But very few Hollywood creations, from the Jason Bourne movies to “Homeland,” try the trick of “The Looming Tower.” In telling about the rise of Islamic radicalism and the inadequacy of the United States’ response to it, the 10-episode show drapes only the thinnest action-thriller garb on a work of journalism, history and policy-critique.
“We wanted to show what the very significant issues were,” showrunner Dan Futterman said in an interview this month in New York, where he lives and the show was partly shot. “There were real problems, especially with intelligence-sharing among the FBI and CIA.”
And because “The Looming Tower” lacks the cover of invention in the manner of a “Homeland,” it’s a lot more likely to stir discontent among the agencies it’s chronicling.
The CIA, which “The Looming Tower” portrays in a worse light than the FBI, had for months said nothing.
But this week a spokesman broke the silence and dismissed the show to The Washington Post.
“There is a comprehensive, factual account of the 9/11 attacks and it is the work of the 9/11 Commission — not this made-for-TV series,” said the spokesman, Dean Boyd. The CIA did not cooperate with “The Looming Tower” producers, who had sought agency input, though producers had reached some ex-officers on their own.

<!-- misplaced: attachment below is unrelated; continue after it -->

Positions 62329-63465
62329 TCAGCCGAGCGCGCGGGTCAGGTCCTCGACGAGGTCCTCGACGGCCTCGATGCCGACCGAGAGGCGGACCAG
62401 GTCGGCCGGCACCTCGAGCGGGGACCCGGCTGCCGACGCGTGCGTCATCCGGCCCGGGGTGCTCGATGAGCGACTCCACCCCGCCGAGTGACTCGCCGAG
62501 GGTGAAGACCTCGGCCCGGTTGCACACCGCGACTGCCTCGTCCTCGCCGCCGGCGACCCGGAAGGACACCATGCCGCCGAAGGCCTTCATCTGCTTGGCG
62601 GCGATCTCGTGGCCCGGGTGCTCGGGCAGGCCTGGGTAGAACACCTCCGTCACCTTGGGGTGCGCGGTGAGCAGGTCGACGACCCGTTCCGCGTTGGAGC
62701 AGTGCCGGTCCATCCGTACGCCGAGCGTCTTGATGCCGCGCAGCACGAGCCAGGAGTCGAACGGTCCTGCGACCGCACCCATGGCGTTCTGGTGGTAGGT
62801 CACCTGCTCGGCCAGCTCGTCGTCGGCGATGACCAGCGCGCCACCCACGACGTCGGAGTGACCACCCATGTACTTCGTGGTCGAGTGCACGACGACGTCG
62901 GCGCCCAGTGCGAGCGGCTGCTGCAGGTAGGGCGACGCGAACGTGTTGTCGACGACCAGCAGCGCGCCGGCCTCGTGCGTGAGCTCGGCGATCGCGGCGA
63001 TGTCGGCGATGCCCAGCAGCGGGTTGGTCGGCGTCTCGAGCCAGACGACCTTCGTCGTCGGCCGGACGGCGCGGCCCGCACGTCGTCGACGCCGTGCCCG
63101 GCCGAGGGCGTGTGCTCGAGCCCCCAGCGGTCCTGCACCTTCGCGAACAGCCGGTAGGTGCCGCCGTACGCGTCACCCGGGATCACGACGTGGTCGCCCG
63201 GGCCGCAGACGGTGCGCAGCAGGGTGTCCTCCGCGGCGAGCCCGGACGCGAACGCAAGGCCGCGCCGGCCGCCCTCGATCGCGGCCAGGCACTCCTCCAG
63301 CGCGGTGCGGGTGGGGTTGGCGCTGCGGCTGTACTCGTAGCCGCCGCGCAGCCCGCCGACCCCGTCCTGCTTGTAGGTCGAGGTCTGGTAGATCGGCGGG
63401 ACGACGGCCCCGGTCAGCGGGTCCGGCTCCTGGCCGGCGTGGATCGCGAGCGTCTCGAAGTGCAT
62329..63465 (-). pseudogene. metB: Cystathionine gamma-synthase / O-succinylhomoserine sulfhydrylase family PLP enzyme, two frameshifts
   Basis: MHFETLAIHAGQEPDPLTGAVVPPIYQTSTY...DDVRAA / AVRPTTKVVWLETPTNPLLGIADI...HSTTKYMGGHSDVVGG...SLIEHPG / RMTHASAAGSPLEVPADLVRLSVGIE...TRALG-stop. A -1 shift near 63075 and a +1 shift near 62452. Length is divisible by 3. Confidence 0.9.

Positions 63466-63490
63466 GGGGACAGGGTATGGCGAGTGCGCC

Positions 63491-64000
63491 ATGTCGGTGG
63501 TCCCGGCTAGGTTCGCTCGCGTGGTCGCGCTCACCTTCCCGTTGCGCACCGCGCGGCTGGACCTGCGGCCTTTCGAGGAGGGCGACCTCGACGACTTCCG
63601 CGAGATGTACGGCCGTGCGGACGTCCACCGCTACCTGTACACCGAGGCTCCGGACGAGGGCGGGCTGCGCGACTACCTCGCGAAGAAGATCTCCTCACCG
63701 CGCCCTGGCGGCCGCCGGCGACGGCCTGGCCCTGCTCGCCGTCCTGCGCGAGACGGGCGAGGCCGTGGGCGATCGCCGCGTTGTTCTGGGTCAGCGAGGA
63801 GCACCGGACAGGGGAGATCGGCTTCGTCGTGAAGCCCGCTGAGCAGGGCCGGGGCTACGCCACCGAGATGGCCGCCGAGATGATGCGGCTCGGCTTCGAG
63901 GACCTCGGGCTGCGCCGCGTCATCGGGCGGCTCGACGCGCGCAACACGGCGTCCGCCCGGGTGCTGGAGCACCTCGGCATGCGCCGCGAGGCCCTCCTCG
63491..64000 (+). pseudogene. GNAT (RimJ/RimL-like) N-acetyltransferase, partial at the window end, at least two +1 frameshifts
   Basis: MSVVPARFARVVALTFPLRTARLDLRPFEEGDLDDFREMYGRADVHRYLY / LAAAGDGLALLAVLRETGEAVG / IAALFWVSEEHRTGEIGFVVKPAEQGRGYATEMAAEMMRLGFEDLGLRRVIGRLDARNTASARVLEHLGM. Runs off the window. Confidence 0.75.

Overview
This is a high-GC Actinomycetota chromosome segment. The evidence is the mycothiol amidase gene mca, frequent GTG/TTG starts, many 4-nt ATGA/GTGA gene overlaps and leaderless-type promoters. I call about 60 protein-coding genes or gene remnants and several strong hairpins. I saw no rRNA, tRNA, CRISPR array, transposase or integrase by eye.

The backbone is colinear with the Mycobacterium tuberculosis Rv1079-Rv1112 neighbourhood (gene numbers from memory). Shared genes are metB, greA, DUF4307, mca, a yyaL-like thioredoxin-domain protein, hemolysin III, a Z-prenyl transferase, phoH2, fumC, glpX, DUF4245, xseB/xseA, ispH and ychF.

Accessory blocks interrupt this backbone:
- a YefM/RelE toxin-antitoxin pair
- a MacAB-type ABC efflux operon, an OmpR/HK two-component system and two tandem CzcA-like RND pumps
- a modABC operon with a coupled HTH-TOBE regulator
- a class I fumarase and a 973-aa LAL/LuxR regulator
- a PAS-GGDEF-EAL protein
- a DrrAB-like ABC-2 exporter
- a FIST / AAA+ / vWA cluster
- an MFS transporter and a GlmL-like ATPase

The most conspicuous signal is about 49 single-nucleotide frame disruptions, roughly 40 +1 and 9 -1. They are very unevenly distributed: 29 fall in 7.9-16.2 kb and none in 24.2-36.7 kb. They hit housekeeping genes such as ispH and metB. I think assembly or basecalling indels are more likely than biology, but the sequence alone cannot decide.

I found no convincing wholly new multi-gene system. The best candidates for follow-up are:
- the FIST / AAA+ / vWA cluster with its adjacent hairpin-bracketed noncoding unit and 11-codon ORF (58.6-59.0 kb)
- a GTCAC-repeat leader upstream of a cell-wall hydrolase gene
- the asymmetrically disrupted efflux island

The FBI did cooperate with the production, granting permission to talk to some agents, according to FBI spokesman Christopher Allen. He declined to further comment on the series.
At a time when the White House is at war with its own intelligence services — President Trump recently targeted the FBI for missing “all of the many signals sent out by the Florida school shooter” — the series also vibrates with topicality.
Dramatized from Lawrence Wright’s 2006 Pulitzer Prize-winning book, “The Looming Tower” tells of FBI agents John O’Neill (Jeff Daniels) and Ali Soufan (Tahar Rahim) and their counterparts at the CIA, embodied by composite character Martin Schmidt (Peter Sarsgaard), who began tracking the terrorist threat as it emerged in the 1990s.
The groups’ intelligence was often solid. But ego, territoriality and philosophical differences resulted in paralysis — and ultimately, the material suggests, lead to an inability to prevent 9/11. The FBI wanted access to intelligence it accused the CIA of hoarding. The CIA feared that sharing would cause an arrest-minded agency to blow its operation by apprehending lower-level suspects. So everyone sat pat as al-Qaeda grew stronger.